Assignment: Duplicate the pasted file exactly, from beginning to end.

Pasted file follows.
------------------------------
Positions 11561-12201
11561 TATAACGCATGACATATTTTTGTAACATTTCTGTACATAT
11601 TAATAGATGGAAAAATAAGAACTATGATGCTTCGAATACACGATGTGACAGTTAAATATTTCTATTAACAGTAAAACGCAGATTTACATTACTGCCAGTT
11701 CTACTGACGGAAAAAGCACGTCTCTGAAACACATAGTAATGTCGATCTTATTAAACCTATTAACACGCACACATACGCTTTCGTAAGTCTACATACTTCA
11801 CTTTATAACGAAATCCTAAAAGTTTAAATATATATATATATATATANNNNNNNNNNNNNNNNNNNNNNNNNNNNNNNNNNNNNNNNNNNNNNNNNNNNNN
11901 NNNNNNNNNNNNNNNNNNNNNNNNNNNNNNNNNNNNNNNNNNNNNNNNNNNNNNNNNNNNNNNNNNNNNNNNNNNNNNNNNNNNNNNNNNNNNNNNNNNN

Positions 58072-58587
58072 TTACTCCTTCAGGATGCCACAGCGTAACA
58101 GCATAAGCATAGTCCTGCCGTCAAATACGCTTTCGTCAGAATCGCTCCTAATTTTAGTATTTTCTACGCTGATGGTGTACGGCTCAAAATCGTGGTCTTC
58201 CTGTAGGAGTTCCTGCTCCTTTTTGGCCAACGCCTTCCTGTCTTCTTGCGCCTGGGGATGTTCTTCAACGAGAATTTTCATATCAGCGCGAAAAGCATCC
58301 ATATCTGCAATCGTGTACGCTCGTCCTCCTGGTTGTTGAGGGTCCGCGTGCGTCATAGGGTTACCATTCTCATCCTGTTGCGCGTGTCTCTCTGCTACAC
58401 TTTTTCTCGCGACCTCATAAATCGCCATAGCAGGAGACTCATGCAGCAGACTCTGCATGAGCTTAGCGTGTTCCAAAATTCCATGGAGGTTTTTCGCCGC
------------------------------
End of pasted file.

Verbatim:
Positions 11561-12201
11561 TATAACGCATGACATATTTTTGTAACATTTCTGTACATAT
11601 TAATAGATGGAAAAATAAGAACTATGATGCTTCGAATACACGATGTGACAGTTAAATATTTCTATTAACAGTAAAACGCAGATTTACATTACTGCCAGTT
11701 CTACTGACGGAAAAAGCACGTCTCTGAAACACATAGTAATGTCGATCTTATTAAACCTATTAACACGCACACATACGCTTTCGTAAGTCTACATACTTCA
11801 CTTTATAACGAAATCCTAAAAGTTTAAATATATATATATATATATANNNNNNNNNNNNNNNNNNNNNNNNNNNNNNNNNNNNNNNNNNNNNNNNNNNNNN
11901 NNNNNNNNNNNNNNNNNNNNNNNNNNNNNNNNNNNNNNNNNNNNNNNNNNNNNNNNNNNNNNNNNNNNNNNNNNNNNNNNNNNNNNNNNNNNNNNNNNNN

Positions 58072-58587
58072 TTACTCCTTCAGGATGCCACAGCGTAACA
58101 GCATAAGCATAGTCCTGCCGTCAAATACGCTTTCGTCAGAATCGCTCCTAATTTTAGTATTTTCTACGCTGATGGTGTACGGCTCAAAATCGTGGTCTTC
58201 CTGTAGGAGTTCCTGCTCCTTTTTGGCCAACGCCTTCCTGTCTTCTTGCGCCTGGGGATGTTCTTCAACGAGAATTTTCATATCAGCGCGAAAAGCATCC
58301 ATATCTGCAATCGTGTACGCTCGTCCTCCTGGTTGTTGAGGGTCCGCGTGCGTCATAGGGTTACCATTCTCATCCTGTTGCGCGTGTCTCTCTGCTACAC
58401 TTTTTCTCGCGACCTCATAAATCGCCATAGCAGGAGACTCATGCAGCAGACTCTGCATGAGCTTAGCGTGTTCCAAAATTCCATGGAGGTTTTTCGCCGC